Clark’s tour begins with two theoretically heavy chapters tracing a theme from both general rhetorical theory and Kenneth Burke’s specific contributions thereto: rhetoric and identity formation. His specific interest, as he explains in the introductory chapter, is the "scenic" work of constructing American identity, the practice of touring landscapes that people imagine as commonly owned, occupied, and appreciated. For Clark, Burke’s signature contribution to rhetorical theory is the development of a "constitutive" rhetoric of identification, a rhetoric practiced everywhere in American tourism. Clark says, "for Americans, their nation has always been a ‘scene’ in this dramatistic sense of that term as a symbolic setting where they can enact both individual and collective identity" (3). This quote provides a key insight into Clark’s manner of proceeding. The introductory chapters, though the book’s most theoretically dense, insist upon bringing theory into contact with history in the interest of learning about both. Clark explicates key terms in Burke’s lexicon, terms like "scene," "representative anecdote," and especially "identification," by closely analyzing Burke’s prose and by discussing American travel experiences. This theoretical-historical dialectic reveals interesting things about both Burke’s theory and American culture.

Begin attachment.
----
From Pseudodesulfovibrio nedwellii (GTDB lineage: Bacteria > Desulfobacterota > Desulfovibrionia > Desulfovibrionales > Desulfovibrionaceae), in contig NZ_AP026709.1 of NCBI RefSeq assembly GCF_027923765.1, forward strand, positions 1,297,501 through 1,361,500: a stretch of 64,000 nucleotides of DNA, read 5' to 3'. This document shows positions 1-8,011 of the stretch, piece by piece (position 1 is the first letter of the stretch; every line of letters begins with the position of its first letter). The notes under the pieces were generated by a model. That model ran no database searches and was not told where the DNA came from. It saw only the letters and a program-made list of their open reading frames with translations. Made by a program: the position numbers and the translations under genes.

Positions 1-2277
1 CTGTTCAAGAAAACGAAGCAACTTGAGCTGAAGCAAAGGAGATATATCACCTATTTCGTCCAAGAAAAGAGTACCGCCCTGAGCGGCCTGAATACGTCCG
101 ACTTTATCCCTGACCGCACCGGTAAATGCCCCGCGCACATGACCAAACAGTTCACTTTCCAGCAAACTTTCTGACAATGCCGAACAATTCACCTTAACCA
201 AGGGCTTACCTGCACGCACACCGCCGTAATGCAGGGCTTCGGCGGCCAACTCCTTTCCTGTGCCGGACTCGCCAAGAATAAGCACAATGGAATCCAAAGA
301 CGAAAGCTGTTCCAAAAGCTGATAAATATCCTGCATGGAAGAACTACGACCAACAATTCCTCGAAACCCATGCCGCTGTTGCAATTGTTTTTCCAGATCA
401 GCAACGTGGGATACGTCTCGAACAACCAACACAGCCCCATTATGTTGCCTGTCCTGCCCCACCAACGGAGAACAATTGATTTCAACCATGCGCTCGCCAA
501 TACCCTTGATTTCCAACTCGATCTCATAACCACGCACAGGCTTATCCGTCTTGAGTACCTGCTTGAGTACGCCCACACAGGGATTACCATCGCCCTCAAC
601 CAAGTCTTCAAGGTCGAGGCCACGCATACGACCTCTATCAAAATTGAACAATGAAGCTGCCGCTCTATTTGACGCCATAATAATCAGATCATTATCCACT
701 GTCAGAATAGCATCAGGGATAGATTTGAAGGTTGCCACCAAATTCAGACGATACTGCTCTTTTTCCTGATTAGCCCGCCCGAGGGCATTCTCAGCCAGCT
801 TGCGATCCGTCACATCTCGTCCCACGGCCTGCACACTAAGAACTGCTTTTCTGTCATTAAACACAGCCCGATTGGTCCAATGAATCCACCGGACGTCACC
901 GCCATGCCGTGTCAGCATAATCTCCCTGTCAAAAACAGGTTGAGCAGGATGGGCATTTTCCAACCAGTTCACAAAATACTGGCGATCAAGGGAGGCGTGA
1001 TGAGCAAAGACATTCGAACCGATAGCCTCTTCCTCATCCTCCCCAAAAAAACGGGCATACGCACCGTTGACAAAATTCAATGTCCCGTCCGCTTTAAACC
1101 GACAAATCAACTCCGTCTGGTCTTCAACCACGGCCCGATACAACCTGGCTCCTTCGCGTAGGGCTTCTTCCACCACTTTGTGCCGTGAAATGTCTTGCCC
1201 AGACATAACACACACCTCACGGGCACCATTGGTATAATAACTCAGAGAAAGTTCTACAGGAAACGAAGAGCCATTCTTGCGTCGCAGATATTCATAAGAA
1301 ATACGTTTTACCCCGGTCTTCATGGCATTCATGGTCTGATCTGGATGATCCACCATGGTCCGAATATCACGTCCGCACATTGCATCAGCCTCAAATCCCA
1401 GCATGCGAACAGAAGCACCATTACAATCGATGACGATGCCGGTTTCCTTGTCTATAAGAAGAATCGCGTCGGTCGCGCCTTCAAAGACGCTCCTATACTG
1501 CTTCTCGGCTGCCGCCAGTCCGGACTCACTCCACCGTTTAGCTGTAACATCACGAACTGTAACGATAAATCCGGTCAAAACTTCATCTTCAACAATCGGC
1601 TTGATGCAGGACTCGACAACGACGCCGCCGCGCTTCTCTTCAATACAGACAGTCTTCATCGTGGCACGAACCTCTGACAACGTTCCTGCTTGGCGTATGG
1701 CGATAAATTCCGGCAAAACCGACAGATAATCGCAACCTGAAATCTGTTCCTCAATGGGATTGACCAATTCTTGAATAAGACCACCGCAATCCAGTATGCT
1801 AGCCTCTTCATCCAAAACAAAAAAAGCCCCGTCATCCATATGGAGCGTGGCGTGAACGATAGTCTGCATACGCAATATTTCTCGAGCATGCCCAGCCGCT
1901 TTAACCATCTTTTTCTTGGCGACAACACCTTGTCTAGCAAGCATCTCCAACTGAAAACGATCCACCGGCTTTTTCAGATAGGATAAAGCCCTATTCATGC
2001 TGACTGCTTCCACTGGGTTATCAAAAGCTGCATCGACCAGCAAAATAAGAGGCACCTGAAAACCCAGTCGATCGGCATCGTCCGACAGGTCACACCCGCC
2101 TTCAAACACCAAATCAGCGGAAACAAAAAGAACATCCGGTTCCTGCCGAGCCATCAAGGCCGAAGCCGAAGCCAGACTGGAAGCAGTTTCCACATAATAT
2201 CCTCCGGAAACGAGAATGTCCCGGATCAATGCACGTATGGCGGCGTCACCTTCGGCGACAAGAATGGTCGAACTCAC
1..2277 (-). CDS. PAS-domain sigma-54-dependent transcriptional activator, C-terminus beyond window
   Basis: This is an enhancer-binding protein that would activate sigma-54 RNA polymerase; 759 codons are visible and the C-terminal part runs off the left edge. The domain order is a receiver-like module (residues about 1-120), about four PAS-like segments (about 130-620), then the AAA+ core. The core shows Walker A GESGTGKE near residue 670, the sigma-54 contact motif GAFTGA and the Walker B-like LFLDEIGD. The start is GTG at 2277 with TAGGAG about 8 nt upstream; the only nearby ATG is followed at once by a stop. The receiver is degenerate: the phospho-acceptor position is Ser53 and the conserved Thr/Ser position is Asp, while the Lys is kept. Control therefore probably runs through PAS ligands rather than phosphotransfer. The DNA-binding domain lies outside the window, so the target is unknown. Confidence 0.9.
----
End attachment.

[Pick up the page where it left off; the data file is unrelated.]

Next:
Clark’s method is best illustrated in his discussion of Burke’s belief that identity is formed in successive experiences that serially enfold the individual into communal life (18-25). After explaining that identity gets formed in the common encounter of sequential episodes, Clark brings Burke into dialogue with a routine, though rarely interrogated, rhetorical artifact, the travel itinerary. The itinerary not only illustrates but also enriches Burke’s theory by showing that the successive encounters which form communal identity involve more than just prose narrative or the rhetorical presentation of historical events (as Burke had initially intended in Attitudes Towards History). A rhetorical enactment can be a serial encounter with a verbal narrative or the embodied experience of following a scripted path through a common geography. Clark’s application of Burkean theory to the travel itinerary demonstrates the theory’s versatility while also encouraging a critical-rhetorical understanding of a naturalized event. He extends this application by reading Timothy Dwight’s Travels in New England and New York (1821) as a serial enactment of a traveled identity that advances a particularly Puritan American character. Dwight’s Travels become a "sustained epideictic display of the New England ideal, in the form of a succession of its symbolic images, as a representative anecdote for America" (23).